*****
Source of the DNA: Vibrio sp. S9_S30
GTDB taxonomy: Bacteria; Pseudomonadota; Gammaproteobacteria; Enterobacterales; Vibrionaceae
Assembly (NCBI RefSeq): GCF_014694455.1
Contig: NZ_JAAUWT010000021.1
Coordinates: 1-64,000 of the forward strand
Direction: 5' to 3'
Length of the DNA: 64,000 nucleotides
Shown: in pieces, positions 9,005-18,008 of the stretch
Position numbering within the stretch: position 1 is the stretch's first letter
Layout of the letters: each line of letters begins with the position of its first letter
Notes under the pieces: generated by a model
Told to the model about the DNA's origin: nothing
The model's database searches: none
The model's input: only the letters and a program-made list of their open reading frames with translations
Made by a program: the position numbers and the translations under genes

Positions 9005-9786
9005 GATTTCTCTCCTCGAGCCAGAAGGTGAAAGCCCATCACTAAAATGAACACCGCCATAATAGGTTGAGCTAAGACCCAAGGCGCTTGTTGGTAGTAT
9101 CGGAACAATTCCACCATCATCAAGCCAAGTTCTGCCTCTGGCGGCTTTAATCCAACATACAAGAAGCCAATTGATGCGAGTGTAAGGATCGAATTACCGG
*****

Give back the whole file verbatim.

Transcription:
Source of the DNA: Vibrio sp. S9_S30
GTDB taxonomy: Bacteria; Pseudomonadota; Gammaproteobacteria; Enterobacterales; Vibrionaceae
Assembly (NCBI RefSeq): GCF_014694455.1
Contig: NZ_JAAUWT010000021.1
Coordinates: 1-64,000 of the forward strand
Direction: 5' to 3'
Length of the DNA: 64,000 nucleotides
Shown: in pieces, positions 9,005-18,008 of the stretch
Position numbering within the stretch: position 1 is the stretch's first letter
Layout of the letters: each line of letters begins with the position of its first letter
Notes under the pieces: generated by a model
Told to the model about the DNA's origin: nothing
The model's database searches: none
The model's input: only the letters and a program-made list of their open reading frames with translations
Made by a program: the position numbers and the translations under genes

Positions 9005-9786
9005 GATTTCTCTCCTCGAGCCAGAAGGTGAAAGCCCATCACTAAAATGAACACCGCCATAATAGGTTGAGCTAAGACCCAAGGCGCTTGTTGGTAGTAT
9101 CGGAACAATTCCACCATCATCAAGCCAAGTTCTGCCTCTGGCGGCTTTAATCCAACATACAAGAAGCCAATTGATGCGAGTGTAAGGATCGAATTACCGG